Works by Philo : Table of Contents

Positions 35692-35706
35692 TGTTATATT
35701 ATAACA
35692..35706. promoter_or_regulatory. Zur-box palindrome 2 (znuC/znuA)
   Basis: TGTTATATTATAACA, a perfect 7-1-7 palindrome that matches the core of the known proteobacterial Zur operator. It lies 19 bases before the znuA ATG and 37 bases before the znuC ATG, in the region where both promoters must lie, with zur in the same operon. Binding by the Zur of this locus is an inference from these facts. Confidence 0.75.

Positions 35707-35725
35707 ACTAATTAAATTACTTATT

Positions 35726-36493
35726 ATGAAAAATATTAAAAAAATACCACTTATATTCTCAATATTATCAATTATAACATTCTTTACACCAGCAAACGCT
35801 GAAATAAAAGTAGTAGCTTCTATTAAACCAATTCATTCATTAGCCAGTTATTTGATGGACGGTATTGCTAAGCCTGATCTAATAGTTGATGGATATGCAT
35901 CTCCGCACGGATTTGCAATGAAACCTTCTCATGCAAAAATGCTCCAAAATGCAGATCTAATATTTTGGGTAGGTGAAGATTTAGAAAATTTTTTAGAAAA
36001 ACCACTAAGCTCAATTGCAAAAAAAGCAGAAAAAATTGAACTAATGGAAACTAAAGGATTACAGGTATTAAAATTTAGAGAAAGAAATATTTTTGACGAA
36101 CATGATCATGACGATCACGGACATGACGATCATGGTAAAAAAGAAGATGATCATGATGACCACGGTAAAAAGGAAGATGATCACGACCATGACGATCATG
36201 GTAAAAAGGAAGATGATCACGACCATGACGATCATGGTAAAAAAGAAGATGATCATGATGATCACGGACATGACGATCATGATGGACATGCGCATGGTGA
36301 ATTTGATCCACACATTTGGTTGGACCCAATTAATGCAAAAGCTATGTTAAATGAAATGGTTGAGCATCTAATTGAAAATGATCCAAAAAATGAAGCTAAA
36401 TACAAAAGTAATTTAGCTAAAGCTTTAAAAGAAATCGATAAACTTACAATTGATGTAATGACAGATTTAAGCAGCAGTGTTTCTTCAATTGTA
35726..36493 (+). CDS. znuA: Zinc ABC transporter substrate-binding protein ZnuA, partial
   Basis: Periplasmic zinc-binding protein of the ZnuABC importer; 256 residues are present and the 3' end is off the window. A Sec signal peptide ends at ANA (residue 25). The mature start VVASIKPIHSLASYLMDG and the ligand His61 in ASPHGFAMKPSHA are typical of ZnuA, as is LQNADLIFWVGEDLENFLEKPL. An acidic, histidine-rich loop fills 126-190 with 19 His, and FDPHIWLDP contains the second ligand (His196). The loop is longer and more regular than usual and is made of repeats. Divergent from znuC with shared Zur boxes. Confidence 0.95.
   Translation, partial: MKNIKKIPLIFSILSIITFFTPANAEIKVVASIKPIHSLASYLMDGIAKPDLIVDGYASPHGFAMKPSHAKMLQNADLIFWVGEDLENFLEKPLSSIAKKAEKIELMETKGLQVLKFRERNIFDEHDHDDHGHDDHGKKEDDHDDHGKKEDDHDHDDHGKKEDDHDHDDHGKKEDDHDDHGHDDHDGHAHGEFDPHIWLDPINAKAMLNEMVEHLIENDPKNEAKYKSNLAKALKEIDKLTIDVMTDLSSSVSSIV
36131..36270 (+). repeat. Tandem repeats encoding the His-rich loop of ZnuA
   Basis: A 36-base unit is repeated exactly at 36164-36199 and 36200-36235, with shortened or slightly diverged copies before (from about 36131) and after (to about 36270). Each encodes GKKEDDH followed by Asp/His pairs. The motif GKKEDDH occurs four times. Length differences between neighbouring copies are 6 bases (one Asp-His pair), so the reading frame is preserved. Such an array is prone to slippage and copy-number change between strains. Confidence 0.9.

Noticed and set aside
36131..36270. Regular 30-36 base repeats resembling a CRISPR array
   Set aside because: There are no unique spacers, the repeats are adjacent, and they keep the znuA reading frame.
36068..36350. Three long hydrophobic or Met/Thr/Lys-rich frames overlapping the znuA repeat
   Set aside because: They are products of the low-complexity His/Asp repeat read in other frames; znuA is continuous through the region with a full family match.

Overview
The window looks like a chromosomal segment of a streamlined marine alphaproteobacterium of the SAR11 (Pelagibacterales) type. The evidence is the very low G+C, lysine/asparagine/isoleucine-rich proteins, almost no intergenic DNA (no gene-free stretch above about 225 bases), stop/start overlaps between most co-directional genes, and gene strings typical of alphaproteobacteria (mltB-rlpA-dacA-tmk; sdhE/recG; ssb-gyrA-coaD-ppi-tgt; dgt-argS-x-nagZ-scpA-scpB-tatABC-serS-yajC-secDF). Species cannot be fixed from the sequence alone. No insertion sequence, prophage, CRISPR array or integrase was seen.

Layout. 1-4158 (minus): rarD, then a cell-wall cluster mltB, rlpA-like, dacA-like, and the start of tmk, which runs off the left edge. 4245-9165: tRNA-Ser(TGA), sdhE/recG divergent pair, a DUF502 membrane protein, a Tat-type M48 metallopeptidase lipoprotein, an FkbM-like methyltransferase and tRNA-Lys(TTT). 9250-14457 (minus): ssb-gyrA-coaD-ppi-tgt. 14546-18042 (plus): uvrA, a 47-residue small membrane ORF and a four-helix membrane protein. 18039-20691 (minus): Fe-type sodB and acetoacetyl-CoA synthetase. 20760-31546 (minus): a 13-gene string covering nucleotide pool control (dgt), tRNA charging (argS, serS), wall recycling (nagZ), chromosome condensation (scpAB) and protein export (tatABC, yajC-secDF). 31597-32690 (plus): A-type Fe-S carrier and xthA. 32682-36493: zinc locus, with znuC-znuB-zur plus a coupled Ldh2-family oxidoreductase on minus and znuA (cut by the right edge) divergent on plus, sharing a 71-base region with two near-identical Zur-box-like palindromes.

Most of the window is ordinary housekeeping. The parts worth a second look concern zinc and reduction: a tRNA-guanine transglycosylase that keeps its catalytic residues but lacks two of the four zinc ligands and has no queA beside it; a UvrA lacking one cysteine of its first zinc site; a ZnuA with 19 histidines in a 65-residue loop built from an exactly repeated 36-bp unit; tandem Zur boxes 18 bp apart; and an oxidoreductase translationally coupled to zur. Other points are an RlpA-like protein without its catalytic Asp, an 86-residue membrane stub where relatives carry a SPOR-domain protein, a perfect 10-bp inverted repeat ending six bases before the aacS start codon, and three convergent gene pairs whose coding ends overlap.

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I. (1) “And the Lord God said, It is not good for man to be alone: let us make him a help meet for him.” Why, O prophet, is it not good for man to be alone? Because, says he, it is good, that he who is alone should be alone. But God is alone, and by himself, being one; and there is nothing like unto God. So that, since it is good that he who only has a real existence should be alone (for that which is about itself alone is good), it cannot be good for man to be alone. (2) But the fact of God being alone one may receive in this sense; that neither before the creation was there anything with God, nor, since the world has been created, is anything placed in the same rank with him; for he is in need of absolutely nothing whatever. But the better way of understanding this passage is the following: God is alone: a single being: not a combination: a single nature: but each of us, and every other animal in the world, are compound beings: for instance, I myself am made up of many things, of soul and body. Again, the soul is made up of a rational part and an irrational part: also of the body, there is one part hot, another cold; one heavy, another light; one dry, another moist. But God is not a compound being, nor one which is made up of many parts, but one which has no mixture with anything else; (3) for whatever could be combined with God must be either superior to him, or inferior to him, or equal to him. But there is nothing equal to God, and nothing superior to him, and nothing is combined with him which is worse than himself; for if it were, he himself would be deteriorated; and if he were to suffer deterioration, he would also become perishable, which it is impious even to imagine. Therefore God exists according to oneness and unity; or we should rather say, that oneness exists according to the one God, for all number is more recent than the world, as is also time. But God is older than the world, and is its Creator.